- NHCl2 + NCl3 + 2 H2O ⟶ N2 + 3 HCl + 2 HOCl
In water, chloroamine is pH-neutral. It is an oxidizing agent (acidic solution: E° = -1.48 V, in basic solution E° = -0.81 V):
- NH2Cl + 2 H+ + 2 e− ⟶ NH4+ + Cl−
Reactions of chloroamine include radical, nucleophilic, and electrophilic substitution of chlorine, electrophilic substitution of hydrogen, and oxidative additions.
Chloroamine can, like HOCl, donate positively charged chlorine in reactions with nucleophiles:
- Nu− + NH3Cl+ ⟶ Nu–Cl + NH3
Examples of chlorination reactions include transformations to dichloroamine and nitrogen trichloride in acidic medium, as described in the decomposition section.
Chloroamine may also aminate nucleophiles (electrophilic amination):
- Nu− + NH2Cl ⟶ Nu–NH2 + Cl−
The amination of ammonia with chloroamine to form hydrazine is an example of this mechanism (Raschig process):
- NH2Cl + NH3 + NaOH ⟶ N2H4 + NaCl + H2O
Chloramine electrophilically aminates itself in neutral and alkaline media to start its decomposition:
2 NH2Cl ⟶ N2H3Cl + HCl
The chlorohydrazine (N2H3Cl) formed during self-decomposition is unstable and decomposes itself, which leads to the net decomposition reaction:
- 3 NH2Cl ⟶ N2 + NH4Cl + 2 HCl
Uses in water treatment
Drinking water disinfection
NH2Cl is commonly used in low concentrations as a secondary disinfectant in municipal water distribution systems as an alternative to chlorination. This application is increasing. Chlorine (referred to in water treatment as free chlorine) is being displaced by chloramine—to be specific monochloramine—which is much more stable and does not dissipate as rapidly as free chlorine. NH2Cl also has a very much lower, however still present, tendency than free chlorine to convert organic materials into chlorocarbons such as chloroform and carbon tetrachloride. Such compounds have been identified as carcinogens and in 1979 the United States Environmental Protection Agency began regulating their levels in U.S. drinking water.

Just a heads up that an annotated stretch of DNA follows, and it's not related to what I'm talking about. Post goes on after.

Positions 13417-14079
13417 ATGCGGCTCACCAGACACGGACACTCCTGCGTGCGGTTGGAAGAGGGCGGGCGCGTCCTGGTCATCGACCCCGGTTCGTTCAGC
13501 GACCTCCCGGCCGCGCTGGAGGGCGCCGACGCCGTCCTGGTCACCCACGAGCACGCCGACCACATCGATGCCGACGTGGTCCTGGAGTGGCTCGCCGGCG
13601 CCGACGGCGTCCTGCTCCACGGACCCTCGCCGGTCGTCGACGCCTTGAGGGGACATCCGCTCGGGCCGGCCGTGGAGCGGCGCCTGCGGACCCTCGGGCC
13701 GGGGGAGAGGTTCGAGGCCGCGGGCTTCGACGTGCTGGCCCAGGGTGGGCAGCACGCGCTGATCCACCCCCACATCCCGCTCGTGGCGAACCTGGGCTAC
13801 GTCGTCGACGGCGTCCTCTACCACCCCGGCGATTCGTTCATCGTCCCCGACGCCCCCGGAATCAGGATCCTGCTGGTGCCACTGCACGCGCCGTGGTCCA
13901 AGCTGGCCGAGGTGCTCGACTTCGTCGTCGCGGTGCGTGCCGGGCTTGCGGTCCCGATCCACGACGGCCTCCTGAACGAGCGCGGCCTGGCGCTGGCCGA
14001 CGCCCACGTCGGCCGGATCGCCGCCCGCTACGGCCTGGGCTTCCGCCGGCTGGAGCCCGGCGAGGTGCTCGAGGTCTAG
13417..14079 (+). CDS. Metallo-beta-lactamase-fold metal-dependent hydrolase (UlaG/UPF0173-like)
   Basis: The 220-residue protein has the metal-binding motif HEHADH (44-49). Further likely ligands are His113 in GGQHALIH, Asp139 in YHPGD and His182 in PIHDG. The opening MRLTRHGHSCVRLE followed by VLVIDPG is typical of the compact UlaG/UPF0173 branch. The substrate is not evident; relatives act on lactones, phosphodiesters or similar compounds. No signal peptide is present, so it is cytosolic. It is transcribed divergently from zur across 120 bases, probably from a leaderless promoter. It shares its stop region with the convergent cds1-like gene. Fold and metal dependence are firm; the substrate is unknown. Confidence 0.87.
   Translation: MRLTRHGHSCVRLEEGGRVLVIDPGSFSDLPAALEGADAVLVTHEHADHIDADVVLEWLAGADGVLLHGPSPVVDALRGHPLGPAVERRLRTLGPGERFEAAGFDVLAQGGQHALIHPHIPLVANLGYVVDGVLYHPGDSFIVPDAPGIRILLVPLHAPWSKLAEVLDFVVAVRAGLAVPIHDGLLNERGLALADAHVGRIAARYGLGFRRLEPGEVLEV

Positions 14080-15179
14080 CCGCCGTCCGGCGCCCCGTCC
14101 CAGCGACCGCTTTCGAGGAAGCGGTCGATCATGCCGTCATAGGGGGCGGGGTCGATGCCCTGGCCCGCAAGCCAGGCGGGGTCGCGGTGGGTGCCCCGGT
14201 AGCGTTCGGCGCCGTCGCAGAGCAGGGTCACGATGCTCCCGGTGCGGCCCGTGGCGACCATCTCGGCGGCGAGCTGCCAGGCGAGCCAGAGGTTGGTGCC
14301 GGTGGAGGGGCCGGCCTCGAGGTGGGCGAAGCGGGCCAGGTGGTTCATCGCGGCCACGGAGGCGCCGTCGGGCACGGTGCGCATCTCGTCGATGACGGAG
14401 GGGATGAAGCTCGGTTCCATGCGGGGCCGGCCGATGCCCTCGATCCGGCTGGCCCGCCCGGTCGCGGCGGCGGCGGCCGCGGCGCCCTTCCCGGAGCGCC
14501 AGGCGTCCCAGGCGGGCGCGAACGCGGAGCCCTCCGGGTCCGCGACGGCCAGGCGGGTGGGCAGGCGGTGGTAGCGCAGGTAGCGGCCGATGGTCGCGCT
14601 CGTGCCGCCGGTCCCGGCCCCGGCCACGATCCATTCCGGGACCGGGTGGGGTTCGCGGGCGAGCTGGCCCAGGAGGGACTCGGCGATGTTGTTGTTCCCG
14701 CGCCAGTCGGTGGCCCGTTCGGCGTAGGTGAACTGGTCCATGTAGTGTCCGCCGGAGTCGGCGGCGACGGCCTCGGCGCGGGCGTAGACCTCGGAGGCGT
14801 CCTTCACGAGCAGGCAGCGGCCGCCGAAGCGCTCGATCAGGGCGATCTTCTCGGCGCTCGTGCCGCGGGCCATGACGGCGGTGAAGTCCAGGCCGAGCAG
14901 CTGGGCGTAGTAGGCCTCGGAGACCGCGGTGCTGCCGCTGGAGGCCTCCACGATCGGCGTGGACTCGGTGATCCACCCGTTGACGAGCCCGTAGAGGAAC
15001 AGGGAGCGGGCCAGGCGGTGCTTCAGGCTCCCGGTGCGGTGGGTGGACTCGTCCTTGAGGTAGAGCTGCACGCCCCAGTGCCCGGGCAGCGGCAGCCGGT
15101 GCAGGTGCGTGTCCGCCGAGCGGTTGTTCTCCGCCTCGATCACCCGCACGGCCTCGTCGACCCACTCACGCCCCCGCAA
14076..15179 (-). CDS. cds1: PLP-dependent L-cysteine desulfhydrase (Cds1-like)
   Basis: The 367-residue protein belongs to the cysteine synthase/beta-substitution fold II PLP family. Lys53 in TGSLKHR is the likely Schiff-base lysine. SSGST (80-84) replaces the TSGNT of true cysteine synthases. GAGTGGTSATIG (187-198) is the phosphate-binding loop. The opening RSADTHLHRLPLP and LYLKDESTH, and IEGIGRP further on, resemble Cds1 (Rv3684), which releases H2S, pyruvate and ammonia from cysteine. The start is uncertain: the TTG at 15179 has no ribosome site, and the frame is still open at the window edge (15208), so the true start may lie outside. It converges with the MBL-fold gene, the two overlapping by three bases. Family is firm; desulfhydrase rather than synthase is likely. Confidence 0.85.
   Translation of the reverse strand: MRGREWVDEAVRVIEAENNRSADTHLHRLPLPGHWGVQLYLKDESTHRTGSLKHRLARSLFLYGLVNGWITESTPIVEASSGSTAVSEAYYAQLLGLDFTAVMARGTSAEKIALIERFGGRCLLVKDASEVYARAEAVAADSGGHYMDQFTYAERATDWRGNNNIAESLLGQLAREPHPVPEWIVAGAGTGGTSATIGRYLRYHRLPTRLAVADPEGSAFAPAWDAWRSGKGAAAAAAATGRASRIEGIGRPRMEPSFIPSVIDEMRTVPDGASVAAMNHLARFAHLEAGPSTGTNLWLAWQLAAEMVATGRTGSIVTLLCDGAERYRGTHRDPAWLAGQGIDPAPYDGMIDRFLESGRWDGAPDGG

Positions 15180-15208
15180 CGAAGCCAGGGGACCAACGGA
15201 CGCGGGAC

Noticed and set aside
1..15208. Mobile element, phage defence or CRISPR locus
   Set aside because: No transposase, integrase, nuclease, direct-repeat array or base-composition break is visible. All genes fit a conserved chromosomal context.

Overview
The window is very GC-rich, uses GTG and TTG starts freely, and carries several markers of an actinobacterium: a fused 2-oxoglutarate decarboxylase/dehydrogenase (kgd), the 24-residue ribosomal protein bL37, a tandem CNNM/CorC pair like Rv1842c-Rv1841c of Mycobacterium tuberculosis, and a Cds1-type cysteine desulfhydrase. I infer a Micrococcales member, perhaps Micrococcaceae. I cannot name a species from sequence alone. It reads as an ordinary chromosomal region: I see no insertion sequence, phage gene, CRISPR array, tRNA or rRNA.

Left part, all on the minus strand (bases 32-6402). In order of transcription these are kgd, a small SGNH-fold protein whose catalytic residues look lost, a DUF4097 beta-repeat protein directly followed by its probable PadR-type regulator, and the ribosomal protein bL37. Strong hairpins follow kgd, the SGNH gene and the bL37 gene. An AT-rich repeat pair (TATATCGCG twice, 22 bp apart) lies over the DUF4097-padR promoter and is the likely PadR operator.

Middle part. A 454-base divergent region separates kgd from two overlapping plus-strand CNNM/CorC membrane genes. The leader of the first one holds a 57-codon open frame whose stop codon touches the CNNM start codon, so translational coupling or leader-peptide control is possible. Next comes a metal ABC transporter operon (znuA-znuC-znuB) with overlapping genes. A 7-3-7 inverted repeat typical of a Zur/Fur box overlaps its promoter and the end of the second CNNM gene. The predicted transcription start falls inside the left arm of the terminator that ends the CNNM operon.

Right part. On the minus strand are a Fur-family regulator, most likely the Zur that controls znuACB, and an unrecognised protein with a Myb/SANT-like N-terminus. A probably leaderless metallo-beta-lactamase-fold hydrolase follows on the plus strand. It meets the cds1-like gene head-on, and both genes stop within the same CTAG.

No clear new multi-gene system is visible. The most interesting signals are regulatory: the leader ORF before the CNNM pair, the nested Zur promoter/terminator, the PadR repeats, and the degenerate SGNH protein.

Some of the unregulated byproducts may possibly pose greater health risks than the regulated chemicals.
Adding chloramine to the water supply may increase exposure to lead in drinking water, especially in areas with older housing; this exposure can result in increased lead levels in the bloodstream, which may pose a significant health risk.
Swimming pool disinfection
In swimming pools, chloramines are formed by the reaction of free chlorine with organic substances. Chloramines, compared to free chlorine, are both less effective as a sanitizer and, if not managed correctly, more irritating to the eyes of swimmers. Chloramines are also responsible for the reported "chlorine" smell of swimming pools. Some pool test kits designed for use by homeowners are not able to distinguish free chlorine and chloramines, which can be misleading and lead to non-optimal levels of chloramines in the pool water. There is also evidence that exposure to chloramine can contribute to respiratory problems, including asthma, among swimmers. Respiratory problems related to chloramine exposure are common and prevalent among competitive swimmers.